“This is a night for positivity,” Jimmy Kimmel said, at the start of the ninetieth Academy Awards. For the most part, it was—all the way up through the moment when Guillermo del Toro, accepting the award for Best Picture, told aspiring filmmakers, “This is a door. Kick it open and come in.” Much of what came in the intervening three and a half hours struck a similar chord: inclusive and inspirational, in the safe, prepackaged mode that Hollywood tends to prefer. Instead of the spiky, rude danger of the Golden Globes, we got an endless montage celebrating the magic of the movies and a blandly nonconformist anthem from “The Greatest Showman,” with the lyric, “I’m marching on to the beat I drum.” Even the joint appearance of three of Harvey Weinstein’s accusers—Ashley Judd, Annabella Sciorra, and Salma Hayek—went for the conciliatory language of “a new path,” a far cry from the had-it-up-to-here snarl of “Time’s Up.” After a year of upheaval and revolt in Hollywood, it all felt awfully safe and devoid of spontaneity.
With two exceptions. The first was Tiffany Haddish, presenting two short-film awards with Maya Rudolph. Haddish missed out on a nomination for “Girls Trip,” but she put her indelible stamp on this year’s Oscar season—first, when she announced the nominations, in January, hilariously mangling the names Luca Guadagnino and Daniel Kaluuya. Last night, she stole the show again, riffing on white people with clipboards (“I’m always wondering, What are they writing down about me?”) and telling Rudolph, “When you took a dookie in the street in ‘Bridesmaids,’ it changed my life.” Haddish had a freshness and an in-the-moment comedic spark that leaped off the television screen. If the Academy’s leaders don’t nab her as next year’s host, they’re fools.
The other burst of spontaneity came from Frances McDormand, who gave the most memorable speech of the night. Up to and including her role in “Three Billboards Outside Ebbing, Missouri,” for which she won her second Best Actress award, McDormand has made a career playing brash, unconventional, rough-hewn women. She’s a true original who doesn’t fit into any Hollywood archetype—even that of a grieving mother seeking justice. McDormand cuts into her characters like a chainsaw: no time for apologies, vanity, or small talk. She’s like Hollywood’s cool, eccentric aunt who does community theatre and sneaks you a joint on your birthday. A month before she was nominated for “Three Billboards,” she was singing Shaker spirituals in a Wooster Group show in SoHo. Talk about marching on to the beat that you drum!
So who better to give this impolite year its defining Oscar moment? When she won, she hopped onstage, gave a tiny little lunge-kick, and shook the hand of the guy who brought out the statuette. Her hair was short yet unwieldy, and her dress looked repurposed from some weird drapes. She let out a nervous whinny-laugh and motor-mouthed, “O.K., so I’m hyperventilating a little bit. If I fall over, pick me up, ’cause I’ve got some things to say.” By “things to say,” she had slowed into an I-mean-business deadpan. Then: curveball! “I think this is what Chloe Kim must have felt like after doing back-to-back 1080s in the Olympic half-pipe. Did you see that?” Practically everyone had McDormand on an Oscar ballot, but no one predicted a snowboarding metaphor.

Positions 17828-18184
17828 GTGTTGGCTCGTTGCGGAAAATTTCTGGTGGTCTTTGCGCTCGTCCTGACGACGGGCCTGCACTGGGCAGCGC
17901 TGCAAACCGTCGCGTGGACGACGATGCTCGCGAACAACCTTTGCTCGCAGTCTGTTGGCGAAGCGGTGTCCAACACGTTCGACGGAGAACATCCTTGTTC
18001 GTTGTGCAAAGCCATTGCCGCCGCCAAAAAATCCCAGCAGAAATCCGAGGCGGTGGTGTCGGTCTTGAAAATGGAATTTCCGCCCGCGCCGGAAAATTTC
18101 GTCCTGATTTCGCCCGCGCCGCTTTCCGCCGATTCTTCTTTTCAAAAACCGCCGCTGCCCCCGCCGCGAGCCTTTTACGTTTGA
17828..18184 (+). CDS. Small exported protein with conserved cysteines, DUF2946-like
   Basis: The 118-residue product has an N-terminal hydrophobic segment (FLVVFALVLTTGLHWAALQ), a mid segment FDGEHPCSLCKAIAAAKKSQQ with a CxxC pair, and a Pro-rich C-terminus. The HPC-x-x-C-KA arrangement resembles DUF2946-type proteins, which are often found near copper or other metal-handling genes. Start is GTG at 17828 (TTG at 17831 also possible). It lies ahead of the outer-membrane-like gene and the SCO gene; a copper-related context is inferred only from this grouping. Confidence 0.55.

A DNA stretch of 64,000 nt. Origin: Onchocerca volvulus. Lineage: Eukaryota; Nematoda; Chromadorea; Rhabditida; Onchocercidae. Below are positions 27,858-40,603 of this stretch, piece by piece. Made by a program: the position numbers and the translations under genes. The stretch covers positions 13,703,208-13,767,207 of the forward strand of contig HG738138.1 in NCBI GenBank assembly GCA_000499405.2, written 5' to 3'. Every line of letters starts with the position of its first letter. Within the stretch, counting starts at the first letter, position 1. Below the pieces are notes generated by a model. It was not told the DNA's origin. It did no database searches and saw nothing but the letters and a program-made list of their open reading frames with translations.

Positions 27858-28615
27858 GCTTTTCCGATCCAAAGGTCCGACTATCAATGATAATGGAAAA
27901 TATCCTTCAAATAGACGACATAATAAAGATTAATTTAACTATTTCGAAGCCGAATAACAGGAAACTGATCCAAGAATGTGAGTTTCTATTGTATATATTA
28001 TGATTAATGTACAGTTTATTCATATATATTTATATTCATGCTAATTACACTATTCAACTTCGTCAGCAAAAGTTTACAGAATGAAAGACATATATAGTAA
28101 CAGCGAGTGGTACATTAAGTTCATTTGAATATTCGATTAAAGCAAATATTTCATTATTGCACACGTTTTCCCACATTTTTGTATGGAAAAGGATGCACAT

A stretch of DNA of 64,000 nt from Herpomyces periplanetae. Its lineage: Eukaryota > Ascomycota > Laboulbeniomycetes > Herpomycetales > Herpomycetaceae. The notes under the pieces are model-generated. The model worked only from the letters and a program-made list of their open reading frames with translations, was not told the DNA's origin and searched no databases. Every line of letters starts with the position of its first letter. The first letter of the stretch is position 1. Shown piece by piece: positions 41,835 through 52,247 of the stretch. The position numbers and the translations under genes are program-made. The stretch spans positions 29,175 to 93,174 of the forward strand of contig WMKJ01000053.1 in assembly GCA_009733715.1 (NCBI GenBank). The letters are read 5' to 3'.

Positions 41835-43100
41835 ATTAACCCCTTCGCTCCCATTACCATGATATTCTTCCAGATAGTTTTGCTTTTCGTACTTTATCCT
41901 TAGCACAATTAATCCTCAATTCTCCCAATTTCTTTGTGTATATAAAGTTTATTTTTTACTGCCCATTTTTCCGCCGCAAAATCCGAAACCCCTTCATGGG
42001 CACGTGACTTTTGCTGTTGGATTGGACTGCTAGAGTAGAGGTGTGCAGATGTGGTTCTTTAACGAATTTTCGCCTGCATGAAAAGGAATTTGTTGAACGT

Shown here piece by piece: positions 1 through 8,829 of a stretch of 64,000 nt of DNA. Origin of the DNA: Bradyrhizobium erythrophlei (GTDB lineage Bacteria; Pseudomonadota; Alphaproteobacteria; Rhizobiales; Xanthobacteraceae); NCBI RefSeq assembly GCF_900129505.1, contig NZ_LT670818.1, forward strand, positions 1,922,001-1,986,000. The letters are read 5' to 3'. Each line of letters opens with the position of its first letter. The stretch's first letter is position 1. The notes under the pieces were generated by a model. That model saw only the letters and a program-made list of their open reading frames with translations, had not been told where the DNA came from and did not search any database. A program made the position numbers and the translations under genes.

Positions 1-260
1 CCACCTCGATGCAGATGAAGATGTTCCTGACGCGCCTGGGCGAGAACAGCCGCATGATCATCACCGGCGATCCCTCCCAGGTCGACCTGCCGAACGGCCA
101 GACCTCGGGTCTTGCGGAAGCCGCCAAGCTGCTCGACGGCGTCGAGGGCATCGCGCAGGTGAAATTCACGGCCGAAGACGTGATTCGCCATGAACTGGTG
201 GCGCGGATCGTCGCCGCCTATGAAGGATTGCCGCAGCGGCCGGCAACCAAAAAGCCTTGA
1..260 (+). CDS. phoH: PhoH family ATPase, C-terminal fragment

She thanked her director, Martin McDonagh: “We are a bunch of hooligans and anarchists, but we do clean up nice.” She thanked her sister, Dorothy, and her “clan”: her husband, Joel Coen, and their son, Pedro. “These two stalwart individuals were well raised by their feminist mothers,” she said, making clear that she’s a feminist mother par excellence. “They value each other, themselves, and those around them. I know you are proud of me, and that fills me with everlasting joy.” If you didn’t already want to spend a weeknight eating spaghetti and meatballs in the McDormand-Coen household, you do now.
Then, she informed us, it was time for “some perspective.” She placed her Oscar on the floor and gave it a friendly tap on the head. Putting her hand to her chest, she asked all the female nominees to stand with her. (“Meryl, if you do it, everybody else will.”) Up shot Greta Gerwig and Lesley Manville and Octavia Spencer and dozens of others, as McDormand let out another crazy laugh and yelled, “C’mon!” The room was utterly hers. “Look around, ladies and gentlemen,” she continued, “because we all have stories to tell and projects we need financed. Don’t talk to us about it at the parties tonight.” She tapped a nonexistent wristwatch. “Invite us into your office in a couple days, or you can come to ours—whichever suits you best—and we’ll tell you all about them.” Did you hear that, money people? Frances McDormand doesn’t need your party talk. Get real.
She concluded, “I have two words to leave you with tonight, ladies and gentlemen: inclusion rider.” Then she gave a brief little stare that said, “No, I’m not going to explain what that means—you’re going to look it up, and you’re going to like it.” (An inclusion rider, as Stacy Smith explains in this ted Talk, is an equity clause for contracts that insures diversity on film sets.) With that, she picked up her Oscar, curtsied, and left.